While it’s not a given that David Fincher will return to the director’s chair for The Girl Who Played with Fire – sequel to last year’s Girl with the Dragon Tattoo American remake – it’s long been assumed he would. After a moderately successful release – the film barely broke even domestically and made a solid push overseas – Sony Pictures is moving ahead with their adaptation of Stieg Larsson’s second book, but trouble with the film’s script is still holding it back.
Fincher, however, is still attached to the project for now, even as screenwriter Steve Zaillian revises his earlier drafts. With several projects on his plate, though, including an updated version of 20,000 Leagues Under the Sea, it seems entirely likely that the Fight Club director might walk.
For now, though, Fincher is still trying to “figure [The Girl who Played with Fire] out” or at least that’s what he told Art of the Title in an interview about his films’ famous title sequences. Fincher reveals that they’re trying to “make it [their] own thing,” a quote which suggests simply adapting the novel will not fly this time around.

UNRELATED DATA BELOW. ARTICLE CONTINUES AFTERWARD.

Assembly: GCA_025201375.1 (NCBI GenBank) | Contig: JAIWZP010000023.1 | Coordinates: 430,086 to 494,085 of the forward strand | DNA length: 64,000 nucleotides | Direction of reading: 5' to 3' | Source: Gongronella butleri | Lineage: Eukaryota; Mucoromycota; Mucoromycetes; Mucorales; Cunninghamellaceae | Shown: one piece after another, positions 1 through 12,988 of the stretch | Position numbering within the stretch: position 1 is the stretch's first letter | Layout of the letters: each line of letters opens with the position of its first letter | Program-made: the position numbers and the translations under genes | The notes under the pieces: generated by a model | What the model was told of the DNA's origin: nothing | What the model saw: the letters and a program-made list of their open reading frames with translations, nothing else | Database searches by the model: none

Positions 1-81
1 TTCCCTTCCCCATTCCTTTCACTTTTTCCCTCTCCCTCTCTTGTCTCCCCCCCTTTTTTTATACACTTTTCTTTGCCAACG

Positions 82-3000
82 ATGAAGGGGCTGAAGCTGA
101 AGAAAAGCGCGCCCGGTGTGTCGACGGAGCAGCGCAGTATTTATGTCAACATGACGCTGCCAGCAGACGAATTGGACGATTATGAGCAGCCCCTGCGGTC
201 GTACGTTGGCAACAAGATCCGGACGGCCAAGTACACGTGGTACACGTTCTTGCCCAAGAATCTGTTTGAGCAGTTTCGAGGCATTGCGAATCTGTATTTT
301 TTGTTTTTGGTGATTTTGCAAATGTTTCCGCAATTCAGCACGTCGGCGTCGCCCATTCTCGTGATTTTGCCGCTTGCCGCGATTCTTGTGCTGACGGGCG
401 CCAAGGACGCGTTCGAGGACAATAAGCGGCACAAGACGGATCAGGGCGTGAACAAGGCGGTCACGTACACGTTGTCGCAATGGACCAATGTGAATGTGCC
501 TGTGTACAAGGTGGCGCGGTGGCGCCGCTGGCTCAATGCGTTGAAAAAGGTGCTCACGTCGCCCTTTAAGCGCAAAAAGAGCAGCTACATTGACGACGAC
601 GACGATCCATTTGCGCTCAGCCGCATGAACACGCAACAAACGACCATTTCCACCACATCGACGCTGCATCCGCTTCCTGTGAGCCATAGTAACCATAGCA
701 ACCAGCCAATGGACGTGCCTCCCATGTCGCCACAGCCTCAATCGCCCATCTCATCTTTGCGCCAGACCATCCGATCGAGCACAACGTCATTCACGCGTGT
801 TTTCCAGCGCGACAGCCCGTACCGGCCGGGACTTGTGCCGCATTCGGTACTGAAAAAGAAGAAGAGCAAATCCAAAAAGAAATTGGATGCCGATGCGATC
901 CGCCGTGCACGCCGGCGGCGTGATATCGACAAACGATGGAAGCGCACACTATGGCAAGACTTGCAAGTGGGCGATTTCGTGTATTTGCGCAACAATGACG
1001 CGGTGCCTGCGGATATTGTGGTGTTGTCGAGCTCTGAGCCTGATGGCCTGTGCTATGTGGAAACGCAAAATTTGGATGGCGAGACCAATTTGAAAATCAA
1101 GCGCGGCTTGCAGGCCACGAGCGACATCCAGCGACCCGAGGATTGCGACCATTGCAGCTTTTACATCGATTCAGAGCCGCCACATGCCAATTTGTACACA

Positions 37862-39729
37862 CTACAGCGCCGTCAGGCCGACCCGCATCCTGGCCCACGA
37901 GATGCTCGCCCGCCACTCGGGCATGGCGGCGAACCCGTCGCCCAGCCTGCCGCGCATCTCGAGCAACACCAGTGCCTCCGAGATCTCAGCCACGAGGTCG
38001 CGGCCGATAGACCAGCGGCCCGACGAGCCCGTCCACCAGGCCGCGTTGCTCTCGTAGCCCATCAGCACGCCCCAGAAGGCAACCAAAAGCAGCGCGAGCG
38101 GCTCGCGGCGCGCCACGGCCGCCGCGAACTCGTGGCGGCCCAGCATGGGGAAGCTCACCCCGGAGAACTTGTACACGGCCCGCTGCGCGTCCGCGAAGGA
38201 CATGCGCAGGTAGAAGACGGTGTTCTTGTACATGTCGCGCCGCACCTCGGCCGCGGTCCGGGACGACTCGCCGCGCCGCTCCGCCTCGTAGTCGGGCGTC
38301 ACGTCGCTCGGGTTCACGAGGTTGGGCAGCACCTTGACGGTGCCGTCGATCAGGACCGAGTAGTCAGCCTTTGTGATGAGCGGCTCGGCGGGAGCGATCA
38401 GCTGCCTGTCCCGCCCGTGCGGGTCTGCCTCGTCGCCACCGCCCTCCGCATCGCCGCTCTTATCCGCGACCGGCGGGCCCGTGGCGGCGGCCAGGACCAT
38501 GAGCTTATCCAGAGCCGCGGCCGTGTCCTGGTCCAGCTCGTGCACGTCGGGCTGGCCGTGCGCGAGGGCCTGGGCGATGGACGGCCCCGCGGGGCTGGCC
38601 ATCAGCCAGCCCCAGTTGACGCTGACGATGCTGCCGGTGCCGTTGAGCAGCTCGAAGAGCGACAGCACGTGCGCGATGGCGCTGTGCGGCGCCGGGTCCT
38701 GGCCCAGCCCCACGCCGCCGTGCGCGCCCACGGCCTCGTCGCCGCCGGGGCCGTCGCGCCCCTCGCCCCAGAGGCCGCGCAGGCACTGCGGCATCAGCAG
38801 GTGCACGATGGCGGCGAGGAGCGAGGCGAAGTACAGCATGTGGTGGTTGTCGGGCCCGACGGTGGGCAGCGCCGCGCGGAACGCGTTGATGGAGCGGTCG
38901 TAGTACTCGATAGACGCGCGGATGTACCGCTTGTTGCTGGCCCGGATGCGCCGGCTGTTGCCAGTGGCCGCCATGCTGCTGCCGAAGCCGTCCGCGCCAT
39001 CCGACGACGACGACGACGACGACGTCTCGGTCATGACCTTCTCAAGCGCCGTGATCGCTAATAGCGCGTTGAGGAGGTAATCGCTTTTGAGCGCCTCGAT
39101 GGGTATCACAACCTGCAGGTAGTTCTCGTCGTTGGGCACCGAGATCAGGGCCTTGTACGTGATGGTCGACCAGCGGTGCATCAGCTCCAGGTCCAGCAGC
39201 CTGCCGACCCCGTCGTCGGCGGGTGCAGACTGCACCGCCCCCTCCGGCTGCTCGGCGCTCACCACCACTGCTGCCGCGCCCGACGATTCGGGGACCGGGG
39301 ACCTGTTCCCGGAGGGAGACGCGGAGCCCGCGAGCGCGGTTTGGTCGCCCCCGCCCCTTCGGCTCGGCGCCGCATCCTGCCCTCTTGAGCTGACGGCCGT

The Girl with the Dragon Tattoo, while an entertaining film, didn’t add more to the story than the International adaptations of the books did; it merely retold the novel’s plot with English-speaking actors. Fincher’s penchant for visual storytelling was present in full, but a familiar narrative somewhat narrative overshadows that.
In addition to trying to crack Girl Who Played with Fire, Fincher also reveals he’s been working on House of Cards, a new Netflix-only TV series he’s developing with Neil Kellerhouse. We might not know what the director’s next film project will be, but House of Cards appears to be receiving the majority of Fincher’s attention right now.
If Fincher does return to direct Girl Who Played with Fire the question becomes whether he will close out the series with The Girl Who Kicked the Hornet’s Nest. The two novels were built essentially as a single narrative, which almost implies they be shot back-to-back. Perhaps that could be a way for Fincher to make the property stand out against the Swedish films.
The third book had to be completed posthumously after Larsson’s passing, and reads as somewhat scattered in focus and undercooked in development; the second book is often criticized for focusing more on peripheral characters and less on protagonist Lisbeth Salander. That’s all to say: maybe mashing the second and third books together into one film – or taking creative liberties with both – wouldn’t be a terrible idea.
Although Girl Who Played with Fire won’t be making its originally announced 2013 release date, Fincher apparently remains optimistic he will see the project through to theaters. The prolific director has been known to acquire new gigs and subsequently drop them, but after having fostered the first leg of the series we’d like to see him finish them all.
Should David Fincher return to direct the next film in the Millennium Trilogy, The Girl Who Played with Fire?